Some of these issues connect to wider problems of public discourse, particularly if they have a political aspect. In the 1990s, Nancy Fraser (1997) pointed out that “participation means being able to speak ‘in one's own voice’, thereby simultaneously constructing and expressing one's cultural identity through idiom and style" (p.83). This is relevant as it highlights that only certain people are seen or heard as having valid things to say in many contexts. In a hypothetical meeting, some people’s voices are much louder and understood to be more serious, rational, or relevant. Fraser points out that this phenomenon might have more to do with a societal norm based on the identity of the speaker, rather than the content of what is being said.


While the curtailing or silencing of certain voices could be mediated by cultural institutions, this is not always the case. Fraser (1997) goes on to say that institutional settings can be understood as “culturally specific rhetorical lenses that filter and alter the utterances they frame; they can accommodate some expressive modes and not others” (p.83). So, some contexts found in cultural institutions might purport to give voice to people through co-produced or participatory projects but they, perhaps unwittingly, serve to frame discourse to their own benefit, flattening the nuanced complexity that might come from a person’s voice. The dissent and complexity highlighted by OFS might not have a place through certain cultural lenses. Incidentally, Nancy Fraser wrote those lines over 25 years ago, but they still feel disappointingly apt.


In her discussion of the grammar of subjective political identification Aletta Norval (2006) emphasises that the simplicity and familiarity of our terminology can be the root of our difficulty in being able to hear each other's voices. She says “in our practices, we display an unhesitating attitude, a familiarity, which is indicative of the depth of assimilation of those practices” (Norval, 2006, p.234). We might become so used to the kinds of things we say when we evaluate that it all just becomes ritualised1. Words like engage, participate, or community are all highly contested and complex, but all come with the day-to-day discourse of cultural production. Often, “under the rubric of subjectivity and agency, [political terminology] focuses on providing an account that may bolster or improve existing normative commitments” (Norval, 2006, p.239). Norval is saying that although we might try to speak critically about political subjects, there’s a danger that we will just compound social norms.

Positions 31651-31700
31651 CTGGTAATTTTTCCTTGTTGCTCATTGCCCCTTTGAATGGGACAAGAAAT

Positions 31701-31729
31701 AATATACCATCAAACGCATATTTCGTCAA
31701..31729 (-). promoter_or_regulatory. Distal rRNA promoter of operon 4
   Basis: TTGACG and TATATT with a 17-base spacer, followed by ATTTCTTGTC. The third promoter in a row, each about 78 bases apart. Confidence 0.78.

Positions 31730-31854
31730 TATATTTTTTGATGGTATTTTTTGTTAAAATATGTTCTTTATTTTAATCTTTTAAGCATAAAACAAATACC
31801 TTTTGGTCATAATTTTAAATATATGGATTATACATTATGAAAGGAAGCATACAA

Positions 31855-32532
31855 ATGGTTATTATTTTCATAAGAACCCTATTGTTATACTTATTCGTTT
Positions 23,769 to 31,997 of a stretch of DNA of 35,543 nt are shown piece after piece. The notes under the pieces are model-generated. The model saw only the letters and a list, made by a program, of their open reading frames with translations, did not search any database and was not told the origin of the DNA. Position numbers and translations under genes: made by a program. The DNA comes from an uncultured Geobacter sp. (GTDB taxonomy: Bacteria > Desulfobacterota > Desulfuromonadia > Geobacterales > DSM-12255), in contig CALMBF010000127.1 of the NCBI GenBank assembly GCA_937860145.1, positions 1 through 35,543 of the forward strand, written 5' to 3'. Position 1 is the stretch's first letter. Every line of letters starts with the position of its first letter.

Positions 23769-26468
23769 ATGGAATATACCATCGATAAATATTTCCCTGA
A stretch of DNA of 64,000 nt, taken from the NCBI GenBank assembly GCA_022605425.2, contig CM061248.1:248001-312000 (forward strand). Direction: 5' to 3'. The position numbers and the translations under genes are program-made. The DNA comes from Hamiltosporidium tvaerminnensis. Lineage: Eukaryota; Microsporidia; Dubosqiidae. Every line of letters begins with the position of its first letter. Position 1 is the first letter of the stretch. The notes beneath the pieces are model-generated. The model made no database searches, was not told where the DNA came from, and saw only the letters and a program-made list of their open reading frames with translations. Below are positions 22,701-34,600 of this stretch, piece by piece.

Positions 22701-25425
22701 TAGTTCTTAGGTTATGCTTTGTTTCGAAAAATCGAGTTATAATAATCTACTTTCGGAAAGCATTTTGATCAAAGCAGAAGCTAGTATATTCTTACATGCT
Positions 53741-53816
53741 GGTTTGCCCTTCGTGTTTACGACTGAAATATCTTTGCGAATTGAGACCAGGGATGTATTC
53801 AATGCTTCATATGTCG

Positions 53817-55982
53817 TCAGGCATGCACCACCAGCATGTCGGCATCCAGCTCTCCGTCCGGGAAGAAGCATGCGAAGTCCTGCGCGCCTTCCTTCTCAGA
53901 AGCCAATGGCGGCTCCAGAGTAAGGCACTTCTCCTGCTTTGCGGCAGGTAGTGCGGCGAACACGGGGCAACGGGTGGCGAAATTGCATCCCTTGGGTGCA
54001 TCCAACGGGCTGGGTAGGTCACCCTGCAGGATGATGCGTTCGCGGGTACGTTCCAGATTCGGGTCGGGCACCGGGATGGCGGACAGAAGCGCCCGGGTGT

When Fraser and Norval’s ideas are considered in tandem with the issues of meaningful measurement, a picture forms of a restricted space for discourse. On the one hand, only certain voices seem valid and are given the space to be heard, on the other, the negative view of evaluation often means people approach it uncritically, relying on stock uses of language that lose their teeth and become powerless over time.

So far this has all been about problems, what about some solutions? To take a step back, I’ll now talk about a few features of COTT that try and counter the issues I have been discussing so far. Some of the rules of COTT, the things that make the set of cards a game, are also the features that help to counter the unhelpful view of evaluation offered by OFS. This will not be a full explanation of how to play COTT, for that you can look elsewhere on the website. There are two rules in particular that I think are worth highlighting. They are both very simple but have a significant effect on the possibility of articulating and hearing voices in a given context.